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Budget Wines

After the inevitable extravagances of Christmas, comes the reckoning – often in the form of the January Visa bill. That, however, need not mean embracing an austere, bleak life-style that forswears wine for ever. Take a look instead at the “financial emergency” six pack I have assembled here. All are decent wines, cost less than £6, are widely available and – with one exception – are at ongoing prices rather than only made affordable by transient discounts

So, let’s begin with sauvignon blanc – where New Zealand’s determination to keep yields down has successfully stopped sauvignon prices world-wide going the same way. Good value options can, however, still be unearthed – such as 2012 Ulmen Sauvignon Blanc (£5.99 at M&S). This Chilean version has a more up-front style than, say, those from the Loire yet is still less “in your face” than examples from Marlborough. It has all the trademark sauvignon freshness but combines it with a veritable fruit salad of flavours. These range from the acidity of tangerine and pink grapefruit to the ripeness and substance of pear and kiwi fruit.

France, however, does have answers – possibly with help from the new Vin de France classification which relaxes the strictest of its geographic rules. One good example, 2011 Esprit Soleil Sauvignon Blanc (£5.49 at Majestic where minimum purchase rules apply) certainly sources grapes from several different growers. Perhaps that is what makes its clean, crisp citrus acidity combine so well with the soft and ripe orange flavours that provide the wine’s excellent substance and texture.

Stray beyond sauvignon and a whole range of inexpensive options come onto the radar. A perpetual favourite of mine is 2012 Wine Selection French Marsanne (£4.50 at Asda) from Languedoc. This takes a surprisingly temperature-sensitive grape that plays a large part in, for example, White Hermitage and gently encourages it to beget a savoury and slightly spicy wine with a fruit range than runs from apple and lemon to white peach.

Moving on from white wine I shall begin with the cheapest red in today’s selection, not least because it comes from a less than obvious source – Waitrose. No one need be in any doubt what they find in Waitrose Chilean Red Soft and Juicy (£4.99). Just as it claims, this is a straight forward, light and gentle red you can drink anytime. It draws warm, ripe, red plum flavours from the merlot and cabernet sauvignon used in its creation but seasons them with pleasant suggestions of mint (the cabernet at work, presumably) and lifts the overall package with shrewdly judged levels of acidity.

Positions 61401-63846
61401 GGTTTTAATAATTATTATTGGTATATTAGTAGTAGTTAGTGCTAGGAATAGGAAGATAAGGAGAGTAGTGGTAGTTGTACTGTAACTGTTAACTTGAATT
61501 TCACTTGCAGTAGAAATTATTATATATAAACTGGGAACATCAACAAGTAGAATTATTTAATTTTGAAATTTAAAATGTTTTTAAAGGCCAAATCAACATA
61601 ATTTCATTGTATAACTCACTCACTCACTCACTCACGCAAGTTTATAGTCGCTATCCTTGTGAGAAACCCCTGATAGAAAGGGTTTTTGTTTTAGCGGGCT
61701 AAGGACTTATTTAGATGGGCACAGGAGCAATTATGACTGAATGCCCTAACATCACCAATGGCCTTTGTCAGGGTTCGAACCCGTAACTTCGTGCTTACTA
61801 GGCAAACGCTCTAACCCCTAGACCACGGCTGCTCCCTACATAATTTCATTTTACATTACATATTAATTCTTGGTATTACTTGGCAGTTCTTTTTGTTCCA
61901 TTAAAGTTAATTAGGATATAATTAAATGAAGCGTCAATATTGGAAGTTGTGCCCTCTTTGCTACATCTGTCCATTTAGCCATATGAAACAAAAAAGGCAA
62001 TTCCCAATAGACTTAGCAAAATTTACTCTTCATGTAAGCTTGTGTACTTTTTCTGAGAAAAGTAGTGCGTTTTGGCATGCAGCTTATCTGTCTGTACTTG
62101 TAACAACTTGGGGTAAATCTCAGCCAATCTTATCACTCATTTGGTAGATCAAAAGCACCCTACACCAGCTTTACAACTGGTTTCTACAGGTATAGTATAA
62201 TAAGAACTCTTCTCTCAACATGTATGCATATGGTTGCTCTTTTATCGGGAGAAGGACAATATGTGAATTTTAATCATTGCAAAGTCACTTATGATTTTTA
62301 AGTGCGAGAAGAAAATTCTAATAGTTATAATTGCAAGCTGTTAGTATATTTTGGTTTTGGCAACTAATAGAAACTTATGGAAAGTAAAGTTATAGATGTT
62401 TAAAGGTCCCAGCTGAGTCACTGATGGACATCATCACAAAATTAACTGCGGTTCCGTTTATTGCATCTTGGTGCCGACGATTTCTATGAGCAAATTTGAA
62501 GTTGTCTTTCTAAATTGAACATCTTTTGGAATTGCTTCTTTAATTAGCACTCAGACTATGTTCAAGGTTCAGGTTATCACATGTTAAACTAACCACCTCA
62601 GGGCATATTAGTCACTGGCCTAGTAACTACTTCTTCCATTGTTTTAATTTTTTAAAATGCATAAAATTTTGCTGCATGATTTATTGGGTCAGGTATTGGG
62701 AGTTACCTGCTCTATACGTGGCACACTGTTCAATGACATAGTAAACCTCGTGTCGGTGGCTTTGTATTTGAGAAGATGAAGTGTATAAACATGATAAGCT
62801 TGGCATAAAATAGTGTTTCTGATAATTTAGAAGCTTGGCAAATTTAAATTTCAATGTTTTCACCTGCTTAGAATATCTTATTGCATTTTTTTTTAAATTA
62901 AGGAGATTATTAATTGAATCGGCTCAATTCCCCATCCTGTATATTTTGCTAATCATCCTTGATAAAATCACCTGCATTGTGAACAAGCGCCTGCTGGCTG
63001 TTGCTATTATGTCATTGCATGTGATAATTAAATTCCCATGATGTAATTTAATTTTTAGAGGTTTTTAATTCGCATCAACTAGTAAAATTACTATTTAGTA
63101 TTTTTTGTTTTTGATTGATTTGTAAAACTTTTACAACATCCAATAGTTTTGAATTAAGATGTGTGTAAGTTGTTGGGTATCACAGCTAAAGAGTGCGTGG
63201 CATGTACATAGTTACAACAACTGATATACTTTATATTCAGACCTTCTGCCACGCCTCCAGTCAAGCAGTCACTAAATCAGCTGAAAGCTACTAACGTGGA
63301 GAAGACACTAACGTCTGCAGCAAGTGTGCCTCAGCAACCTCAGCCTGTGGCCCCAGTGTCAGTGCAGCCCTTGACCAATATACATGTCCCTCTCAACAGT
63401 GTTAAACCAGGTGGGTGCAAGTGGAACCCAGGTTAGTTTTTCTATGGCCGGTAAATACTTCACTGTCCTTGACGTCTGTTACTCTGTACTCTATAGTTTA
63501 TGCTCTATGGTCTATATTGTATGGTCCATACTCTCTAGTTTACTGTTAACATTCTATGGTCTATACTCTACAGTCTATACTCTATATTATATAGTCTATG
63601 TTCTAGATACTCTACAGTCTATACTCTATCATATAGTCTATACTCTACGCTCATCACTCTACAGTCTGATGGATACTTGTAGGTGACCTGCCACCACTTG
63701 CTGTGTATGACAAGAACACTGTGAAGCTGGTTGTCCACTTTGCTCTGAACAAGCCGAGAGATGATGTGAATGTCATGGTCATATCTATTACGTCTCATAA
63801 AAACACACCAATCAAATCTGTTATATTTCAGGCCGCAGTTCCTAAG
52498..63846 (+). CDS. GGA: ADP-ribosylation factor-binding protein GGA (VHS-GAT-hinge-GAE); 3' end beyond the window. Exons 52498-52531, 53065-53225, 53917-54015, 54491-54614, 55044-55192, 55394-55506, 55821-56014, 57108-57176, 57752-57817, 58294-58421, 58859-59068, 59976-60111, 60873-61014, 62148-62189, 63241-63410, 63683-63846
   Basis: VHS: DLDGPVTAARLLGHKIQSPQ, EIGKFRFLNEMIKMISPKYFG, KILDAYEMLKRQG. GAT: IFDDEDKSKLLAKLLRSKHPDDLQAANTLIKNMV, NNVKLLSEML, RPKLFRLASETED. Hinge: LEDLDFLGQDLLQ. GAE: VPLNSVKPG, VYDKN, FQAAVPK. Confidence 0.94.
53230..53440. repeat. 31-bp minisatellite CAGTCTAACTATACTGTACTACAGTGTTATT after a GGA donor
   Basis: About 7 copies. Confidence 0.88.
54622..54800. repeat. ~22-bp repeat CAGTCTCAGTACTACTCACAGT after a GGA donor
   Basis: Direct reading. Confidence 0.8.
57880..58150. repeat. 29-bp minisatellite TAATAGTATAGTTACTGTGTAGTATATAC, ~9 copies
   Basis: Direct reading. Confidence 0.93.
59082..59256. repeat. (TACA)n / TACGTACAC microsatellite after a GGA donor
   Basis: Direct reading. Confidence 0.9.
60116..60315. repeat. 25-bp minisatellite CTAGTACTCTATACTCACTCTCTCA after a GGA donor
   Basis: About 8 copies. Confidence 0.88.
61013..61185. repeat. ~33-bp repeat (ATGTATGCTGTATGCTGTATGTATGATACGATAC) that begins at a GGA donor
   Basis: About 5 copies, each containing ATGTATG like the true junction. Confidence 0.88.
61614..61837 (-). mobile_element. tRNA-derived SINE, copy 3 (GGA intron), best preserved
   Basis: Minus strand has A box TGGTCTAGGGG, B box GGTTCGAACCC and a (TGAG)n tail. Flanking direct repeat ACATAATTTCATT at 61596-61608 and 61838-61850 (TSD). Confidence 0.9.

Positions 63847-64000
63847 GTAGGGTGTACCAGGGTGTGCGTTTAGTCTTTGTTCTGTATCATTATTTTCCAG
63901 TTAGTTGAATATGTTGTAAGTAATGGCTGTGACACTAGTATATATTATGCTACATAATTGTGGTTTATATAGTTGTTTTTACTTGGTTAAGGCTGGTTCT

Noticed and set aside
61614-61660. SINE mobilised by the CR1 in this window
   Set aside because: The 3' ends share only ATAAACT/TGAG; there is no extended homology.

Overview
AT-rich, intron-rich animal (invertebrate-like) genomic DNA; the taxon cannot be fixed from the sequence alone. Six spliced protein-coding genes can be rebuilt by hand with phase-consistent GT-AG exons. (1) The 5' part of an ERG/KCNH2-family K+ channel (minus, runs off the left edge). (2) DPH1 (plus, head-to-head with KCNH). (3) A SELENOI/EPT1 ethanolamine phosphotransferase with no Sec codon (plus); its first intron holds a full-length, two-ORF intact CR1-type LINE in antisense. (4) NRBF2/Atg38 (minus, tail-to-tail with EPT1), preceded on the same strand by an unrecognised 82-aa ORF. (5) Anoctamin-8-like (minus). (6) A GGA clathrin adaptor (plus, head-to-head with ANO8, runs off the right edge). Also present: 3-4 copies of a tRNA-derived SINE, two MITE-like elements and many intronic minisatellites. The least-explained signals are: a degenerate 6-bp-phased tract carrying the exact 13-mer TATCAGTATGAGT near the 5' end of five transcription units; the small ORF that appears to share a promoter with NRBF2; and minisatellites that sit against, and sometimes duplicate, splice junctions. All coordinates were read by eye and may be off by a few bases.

Another nicely made red can be found in 2012 Winemakers’ Selection South African Merlot (£5.99 at Sainsbury’s) which also delivers lively acidity but has both depth and substance behind its mellow, ripe bramble and red cherry fruit. That probably owes something to the ruby cabernet that forms part of the blend.

Finally, we encounter the one wine that is on promotion – 2012 Cono Sur Bicicleta Pinot Noir (£5.99 – instead of £6.99 until 14 January – at the Co-op). Nevertheless, it is exactly how inexpensive, unpretentious pinot noir should be. It strikes a text-book balance between ripe and bright red cherry fruit and perky raspberry centred acidity and, because it has only limited tannin, rightly, trades longevity for accessibility. Seldom do large scale producers like Concha Y Toro get it as right as they have done here.


 Best Buys

 2012 Kuhlmann-Platz Pinot Gris Cuvée Prestige: Alsace, France: 13 per cent: An appealing clean yet mellow white from the terrific co-operative at Hunawihr with lime and mango flavours, a delicate prickle and touches of mint along with something slightly off-dry.  (£8.49, instead of £9.99 until 3 February, at Majestic where minimum purchase rules apply).

2009 Castillo Colina Mencia Roble: Bierzo, Spain: 13 per cent: I love this juicy and bright red from the aromatic mencia grape with its vibrant black cherry fruit, raspberry influenced acidity, menthol and vanilla finish – courtesy of its three months in oak – but with the chewier tannins now nicely worked through. (£5.99, instead of £6.99 for the rest of the month, at the Co-op)


[su_heading size=”10″ align=”left” margin=”10″]Image courtesy of Batega[/su_heading]

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